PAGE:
Carbohydrate counting vs. usual care may improve glycemic control
Carbohydrate counting may be a beneficial dietary strategy compared with alternative advice or usual care in adults with type 1 diabetes, according to data from a systematic review and meta-analysis. However, further studies should investigate this method to ensure insulin dose is matched to food, researchers wrote.
They compared carbohydrate counting with general or alternate dietary advice in seven trials consisting of 311 studies from multiple databases. They included 599 adults and 104 children with type 1 diabetes.
When looking at all studies, no significant improvements to HbA1c with carbohydrate counting vs. the control or usual care were observed (−0.35%; 95% CI, −0.75 to 0.06), according to data.
Significant heterogeneity (P<.0001) discovered between studies could be due to varying study designs, the researchers wrote.
But, according to data from the five parallel designed studies including adults, there was a 0.64% point reduction in HbA1c with carbohydrate counting compared with controls (95% CI, −0.91 to −0.37).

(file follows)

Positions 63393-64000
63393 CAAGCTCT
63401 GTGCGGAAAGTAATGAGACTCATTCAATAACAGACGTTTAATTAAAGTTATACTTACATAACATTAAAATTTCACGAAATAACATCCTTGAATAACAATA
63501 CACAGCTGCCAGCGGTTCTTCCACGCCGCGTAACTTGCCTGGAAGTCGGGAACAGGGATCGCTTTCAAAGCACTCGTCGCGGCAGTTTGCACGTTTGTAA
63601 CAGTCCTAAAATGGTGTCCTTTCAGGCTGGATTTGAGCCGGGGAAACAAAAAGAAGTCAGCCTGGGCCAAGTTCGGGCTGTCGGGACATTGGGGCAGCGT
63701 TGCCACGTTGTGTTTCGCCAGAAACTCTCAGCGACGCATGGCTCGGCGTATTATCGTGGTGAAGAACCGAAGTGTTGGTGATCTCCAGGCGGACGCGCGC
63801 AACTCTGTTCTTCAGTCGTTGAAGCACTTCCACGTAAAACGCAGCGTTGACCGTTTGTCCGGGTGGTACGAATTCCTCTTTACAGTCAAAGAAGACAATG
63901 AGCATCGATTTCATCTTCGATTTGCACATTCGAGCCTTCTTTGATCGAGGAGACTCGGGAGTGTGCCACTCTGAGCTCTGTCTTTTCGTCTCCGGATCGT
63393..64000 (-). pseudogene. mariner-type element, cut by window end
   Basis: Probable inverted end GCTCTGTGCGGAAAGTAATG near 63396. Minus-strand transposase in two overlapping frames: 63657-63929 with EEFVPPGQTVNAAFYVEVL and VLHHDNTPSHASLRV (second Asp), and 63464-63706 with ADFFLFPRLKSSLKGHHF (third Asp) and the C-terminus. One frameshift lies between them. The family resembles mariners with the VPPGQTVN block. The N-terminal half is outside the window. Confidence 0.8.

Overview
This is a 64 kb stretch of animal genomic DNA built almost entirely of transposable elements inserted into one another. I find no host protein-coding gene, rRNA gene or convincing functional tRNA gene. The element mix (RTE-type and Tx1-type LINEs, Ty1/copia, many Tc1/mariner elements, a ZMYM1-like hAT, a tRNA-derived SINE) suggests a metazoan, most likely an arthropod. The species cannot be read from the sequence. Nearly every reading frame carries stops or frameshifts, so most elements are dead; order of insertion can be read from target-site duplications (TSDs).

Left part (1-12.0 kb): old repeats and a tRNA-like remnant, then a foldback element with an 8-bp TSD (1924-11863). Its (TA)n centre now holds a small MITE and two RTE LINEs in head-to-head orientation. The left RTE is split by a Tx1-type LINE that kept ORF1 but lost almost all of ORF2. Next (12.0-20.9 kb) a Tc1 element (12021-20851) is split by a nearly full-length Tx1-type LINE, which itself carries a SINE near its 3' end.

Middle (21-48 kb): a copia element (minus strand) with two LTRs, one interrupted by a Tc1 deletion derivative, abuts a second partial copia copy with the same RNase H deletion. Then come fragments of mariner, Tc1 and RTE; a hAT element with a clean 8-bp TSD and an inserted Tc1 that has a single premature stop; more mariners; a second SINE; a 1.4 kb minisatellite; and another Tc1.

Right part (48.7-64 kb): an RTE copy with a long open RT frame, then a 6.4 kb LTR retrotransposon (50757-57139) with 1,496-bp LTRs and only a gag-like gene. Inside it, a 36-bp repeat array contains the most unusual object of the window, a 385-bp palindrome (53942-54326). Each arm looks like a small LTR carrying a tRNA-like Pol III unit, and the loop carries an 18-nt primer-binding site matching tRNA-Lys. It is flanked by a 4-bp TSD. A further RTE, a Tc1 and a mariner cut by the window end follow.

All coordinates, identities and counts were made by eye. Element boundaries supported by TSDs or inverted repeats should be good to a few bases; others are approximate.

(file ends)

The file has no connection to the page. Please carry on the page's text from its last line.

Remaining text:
“Indeed, this meta-analysis shows the scarcity of high-level evidence,” the researchers wrote. “Five studies suggest carbohydrate counting is better than usual care, but there are too few studies comparing carbohydrate counting with similarly intensive but different methods of matching insulin to food.”
Disclosure: Bell and Colagiuri report being coauthors of lay books about the glycemic index of foods. They are also directors of the Glycemic Index Foundation, a non-profit company that administers food endorsement programs based on the glycemic index of foods. All other researchers report no relevant financial disclosures.